Everything was smooth sailing for the first several days into the voyage, the passengers enjoying themselves and beginning to feel comfortably at home.  Even those who were initially reluctant to embark on this journey were mostly likely asking themselves, “What was I ever afraid of?”  Anyone who was outside that night would have noticed the beautiful moon reflecting off of the dark water.  Inside, amidst the sparkling chandeliers and ornate decorations, the impeccably dressed passengers never suspected the danger that loomed just under the surface.  

Most people enter a relationship full of optimism, and babies are proof that the man and woman loved each other, even if only for a brief time.  It’s a wonderful feeling to fall madly in love with someone.  Personality differences are overlooked, parents’ and friends’ warnings go unheeded, and the only thing that matters is spending every waking minute with the person you love.  It’s almost impossible to imagine that anything could ever go wrong.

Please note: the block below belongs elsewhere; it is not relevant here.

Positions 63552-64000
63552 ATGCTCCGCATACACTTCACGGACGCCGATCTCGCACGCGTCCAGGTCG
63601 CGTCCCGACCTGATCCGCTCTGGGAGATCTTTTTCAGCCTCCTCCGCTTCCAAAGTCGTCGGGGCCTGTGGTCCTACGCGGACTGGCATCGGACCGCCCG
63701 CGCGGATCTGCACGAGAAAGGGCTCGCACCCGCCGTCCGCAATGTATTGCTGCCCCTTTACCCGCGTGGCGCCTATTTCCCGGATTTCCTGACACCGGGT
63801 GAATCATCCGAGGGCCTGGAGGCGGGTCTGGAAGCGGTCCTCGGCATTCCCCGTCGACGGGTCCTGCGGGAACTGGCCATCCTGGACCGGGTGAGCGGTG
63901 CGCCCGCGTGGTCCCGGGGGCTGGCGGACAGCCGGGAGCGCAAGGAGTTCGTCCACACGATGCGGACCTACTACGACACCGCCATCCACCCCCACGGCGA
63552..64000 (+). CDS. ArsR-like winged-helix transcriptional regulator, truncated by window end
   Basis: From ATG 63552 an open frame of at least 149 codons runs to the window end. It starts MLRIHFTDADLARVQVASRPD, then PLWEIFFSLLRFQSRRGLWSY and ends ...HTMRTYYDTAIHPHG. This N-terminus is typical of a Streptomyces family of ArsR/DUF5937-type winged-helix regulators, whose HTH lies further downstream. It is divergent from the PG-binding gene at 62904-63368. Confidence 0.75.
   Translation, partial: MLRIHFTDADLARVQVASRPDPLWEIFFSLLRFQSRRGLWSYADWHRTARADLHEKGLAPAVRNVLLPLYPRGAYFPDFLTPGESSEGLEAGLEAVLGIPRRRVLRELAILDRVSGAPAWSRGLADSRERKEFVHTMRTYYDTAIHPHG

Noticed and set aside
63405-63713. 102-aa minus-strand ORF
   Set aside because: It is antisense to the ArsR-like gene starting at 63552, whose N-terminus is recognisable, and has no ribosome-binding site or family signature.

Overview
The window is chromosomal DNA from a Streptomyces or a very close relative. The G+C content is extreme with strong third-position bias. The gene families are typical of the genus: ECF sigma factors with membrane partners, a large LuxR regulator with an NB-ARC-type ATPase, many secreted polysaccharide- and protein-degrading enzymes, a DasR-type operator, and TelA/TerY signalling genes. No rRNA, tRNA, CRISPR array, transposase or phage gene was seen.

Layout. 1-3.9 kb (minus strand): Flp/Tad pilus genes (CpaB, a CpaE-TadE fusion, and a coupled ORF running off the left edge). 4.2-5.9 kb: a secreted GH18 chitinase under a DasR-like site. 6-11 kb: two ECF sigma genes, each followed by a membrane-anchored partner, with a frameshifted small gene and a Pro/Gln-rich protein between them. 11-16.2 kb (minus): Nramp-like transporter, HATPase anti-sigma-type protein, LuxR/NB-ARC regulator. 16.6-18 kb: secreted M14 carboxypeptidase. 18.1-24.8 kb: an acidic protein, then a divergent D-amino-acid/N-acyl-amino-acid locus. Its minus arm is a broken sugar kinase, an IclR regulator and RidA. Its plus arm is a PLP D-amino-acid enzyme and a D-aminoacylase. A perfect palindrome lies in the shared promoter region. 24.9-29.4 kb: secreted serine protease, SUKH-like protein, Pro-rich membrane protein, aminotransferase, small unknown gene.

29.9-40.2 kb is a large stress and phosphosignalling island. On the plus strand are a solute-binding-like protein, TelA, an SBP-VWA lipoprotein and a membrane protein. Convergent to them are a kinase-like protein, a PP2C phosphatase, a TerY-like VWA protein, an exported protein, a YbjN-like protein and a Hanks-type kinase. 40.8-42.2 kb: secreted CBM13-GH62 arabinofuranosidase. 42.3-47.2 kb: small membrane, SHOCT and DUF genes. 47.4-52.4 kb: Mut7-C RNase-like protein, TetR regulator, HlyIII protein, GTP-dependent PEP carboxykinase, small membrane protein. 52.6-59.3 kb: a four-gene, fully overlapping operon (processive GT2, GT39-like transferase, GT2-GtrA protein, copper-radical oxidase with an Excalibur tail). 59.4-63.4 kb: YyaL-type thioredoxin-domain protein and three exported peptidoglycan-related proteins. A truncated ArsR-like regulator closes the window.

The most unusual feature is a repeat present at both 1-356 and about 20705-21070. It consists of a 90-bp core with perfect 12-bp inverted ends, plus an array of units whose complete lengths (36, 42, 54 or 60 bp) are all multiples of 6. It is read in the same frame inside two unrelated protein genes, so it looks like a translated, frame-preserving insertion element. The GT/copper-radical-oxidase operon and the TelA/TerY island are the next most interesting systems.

An unwise decision here, a miscalculation there.  A foolish disregard for the telegraphed warnings.  Suddenly, wholly unexpectedly, the unthinkable happened.  The vessel had hit an iceberg.  Water poured in and was rapidly rising, and it became apparent that nothing could be done to remedy the disastrous situation.  It was obvious that the ship was going to sink.

Once a baby enters the family, the tranquil waters suddenly become a little less calm.  Sleepless nights tend to make even cheerful people quite irritable; endless crying tries patience to the limit; financial worries are escalated with the added expense of diapers, formula and clothing; and any weaknesses and imperfections in the relationship become magnified.  Many, many couples are able to weather the storm, and ultimately arrive on the other side, weary, slightly bruised perhaps, but intact.